The Transportation Security Administration will start testing a new layer of behavior-detection security screening tomorrow at Logan International Airport, the first airport in the nation to roll out the pilot program.

TSA officers will talk to each passenger going through the Terminal A security checkpoint, asking them two or three questions such as “Where are you traveling today?” and “How long have you been in town?” and then looking for suspicious behavior such as sweating or avoiding eye contact.

“We’re not looking for the answers necessarily; we’re instead gauging the reaction, the response, to the question,” said George Naccara, TSA federal security director at Logan.

If the person is deemed to be a possible threat, he or she will be pulled aside for additional screening, such as a pat-down or a bag search, and State Police will be alerted if necessary.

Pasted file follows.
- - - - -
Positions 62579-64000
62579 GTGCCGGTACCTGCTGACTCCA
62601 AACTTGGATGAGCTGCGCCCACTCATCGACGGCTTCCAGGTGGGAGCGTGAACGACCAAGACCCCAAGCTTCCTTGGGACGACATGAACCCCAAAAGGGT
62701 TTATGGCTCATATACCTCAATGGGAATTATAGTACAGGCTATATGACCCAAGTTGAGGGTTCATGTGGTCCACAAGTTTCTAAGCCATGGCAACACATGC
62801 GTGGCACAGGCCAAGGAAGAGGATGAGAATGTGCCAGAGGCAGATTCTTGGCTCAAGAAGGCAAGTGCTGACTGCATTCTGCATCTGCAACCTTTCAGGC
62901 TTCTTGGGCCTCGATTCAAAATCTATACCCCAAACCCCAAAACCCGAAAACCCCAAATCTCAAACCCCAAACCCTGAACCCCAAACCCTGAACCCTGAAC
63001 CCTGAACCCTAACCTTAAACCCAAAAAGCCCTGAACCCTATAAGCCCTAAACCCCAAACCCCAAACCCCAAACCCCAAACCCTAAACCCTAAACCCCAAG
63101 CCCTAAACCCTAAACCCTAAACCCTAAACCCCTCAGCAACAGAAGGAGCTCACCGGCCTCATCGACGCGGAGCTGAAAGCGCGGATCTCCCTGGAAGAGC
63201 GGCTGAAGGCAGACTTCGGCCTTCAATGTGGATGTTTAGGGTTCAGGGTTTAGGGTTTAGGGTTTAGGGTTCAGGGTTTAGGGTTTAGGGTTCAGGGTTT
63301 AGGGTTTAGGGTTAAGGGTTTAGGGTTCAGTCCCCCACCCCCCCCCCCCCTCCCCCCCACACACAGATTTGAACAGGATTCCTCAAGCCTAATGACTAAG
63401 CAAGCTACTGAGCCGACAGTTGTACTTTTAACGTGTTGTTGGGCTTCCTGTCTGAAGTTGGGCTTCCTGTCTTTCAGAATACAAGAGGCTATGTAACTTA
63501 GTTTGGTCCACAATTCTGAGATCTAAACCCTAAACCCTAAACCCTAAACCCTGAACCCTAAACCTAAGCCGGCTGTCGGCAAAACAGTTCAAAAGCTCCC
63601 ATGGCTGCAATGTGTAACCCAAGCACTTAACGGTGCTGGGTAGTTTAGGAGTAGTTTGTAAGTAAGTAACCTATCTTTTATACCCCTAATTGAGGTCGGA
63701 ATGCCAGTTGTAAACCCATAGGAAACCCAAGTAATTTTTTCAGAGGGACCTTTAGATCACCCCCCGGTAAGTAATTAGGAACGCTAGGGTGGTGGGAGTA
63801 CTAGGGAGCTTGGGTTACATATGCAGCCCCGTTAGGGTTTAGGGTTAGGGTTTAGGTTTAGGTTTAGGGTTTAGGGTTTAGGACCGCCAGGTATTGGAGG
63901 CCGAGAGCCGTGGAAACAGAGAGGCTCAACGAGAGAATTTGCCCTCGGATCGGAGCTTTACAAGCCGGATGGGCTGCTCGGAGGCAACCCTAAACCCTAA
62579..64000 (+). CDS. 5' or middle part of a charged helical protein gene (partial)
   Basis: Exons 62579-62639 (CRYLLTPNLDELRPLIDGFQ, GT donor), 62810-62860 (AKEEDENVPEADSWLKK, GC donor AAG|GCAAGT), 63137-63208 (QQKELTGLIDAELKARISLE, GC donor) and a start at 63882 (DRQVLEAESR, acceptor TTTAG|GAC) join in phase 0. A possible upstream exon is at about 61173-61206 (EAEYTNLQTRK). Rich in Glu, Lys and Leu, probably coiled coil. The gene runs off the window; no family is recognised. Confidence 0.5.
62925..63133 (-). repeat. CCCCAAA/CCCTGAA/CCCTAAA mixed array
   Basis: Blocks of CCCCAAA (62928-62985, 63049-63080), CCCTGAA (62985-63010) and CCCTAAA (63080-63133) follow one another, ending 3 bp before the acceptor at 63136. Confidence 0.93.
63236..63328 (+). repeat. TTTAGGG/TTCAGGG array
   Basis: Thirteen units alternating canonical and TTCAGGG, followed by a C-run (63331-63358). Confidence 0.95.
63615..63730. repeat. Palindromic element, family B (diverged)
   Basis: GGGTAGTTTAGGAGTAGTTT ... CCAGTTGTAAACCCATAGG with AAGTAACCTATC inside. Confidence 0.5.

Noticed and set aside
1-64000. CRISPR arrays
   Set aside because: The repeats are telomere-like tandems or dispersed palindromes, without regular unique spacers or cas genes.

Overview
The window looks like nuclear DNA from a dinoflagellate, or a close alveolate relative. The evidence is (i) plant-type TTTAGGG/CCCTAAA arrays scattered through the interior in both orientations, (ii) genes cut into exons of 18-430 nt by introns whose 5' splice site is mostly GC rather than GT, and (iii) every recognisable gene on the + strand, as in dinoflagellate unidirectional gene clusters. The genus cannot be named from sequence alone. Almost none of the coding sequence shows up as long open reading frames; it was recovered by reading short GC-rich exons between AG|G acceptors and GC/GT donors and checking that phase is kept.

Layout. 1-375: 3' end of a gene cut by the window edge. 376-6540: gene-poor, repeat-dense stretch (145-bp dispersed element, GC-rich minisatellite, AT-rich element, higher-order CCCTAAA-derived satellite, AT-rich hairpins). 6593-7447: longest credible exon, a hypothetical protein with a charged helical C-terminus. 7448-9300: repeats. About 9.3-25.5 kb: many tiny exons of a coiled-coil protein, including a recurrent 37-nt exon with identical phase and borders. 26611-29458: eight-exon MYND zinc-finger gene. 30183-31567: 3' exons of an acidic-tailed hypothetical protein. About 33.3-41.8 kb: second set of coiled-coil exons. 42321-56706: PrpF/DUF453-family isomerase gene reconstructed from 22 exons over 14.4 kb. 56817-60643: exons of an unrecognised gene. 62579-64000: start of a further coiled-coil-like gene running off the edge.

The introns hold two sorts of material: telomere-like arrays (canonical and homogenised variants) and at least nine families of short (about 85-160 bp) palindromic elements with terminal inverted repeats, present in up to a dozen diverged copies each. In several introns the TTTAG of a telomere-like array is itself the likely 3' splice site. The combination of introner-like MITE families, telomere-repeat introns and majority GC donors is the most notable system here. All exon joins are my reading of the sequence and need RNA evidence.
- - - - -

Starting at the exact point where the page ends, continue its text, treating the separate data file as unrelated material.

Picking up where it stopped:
Tomorrow marks the beginning of on-the-job training for the 80 Logan TSA officers receiving the new behavior detection training, and a 60-day pilot program officially begins in mid-August. After the trial phase, TSA will determine if it will implement the program nationwide. Logan was the first US airport to put a behavior detection program into place, in 2003, now used nationwide to identify suspicious passengers, and Logan is currently the only airport testing the concept of questioning every traveler.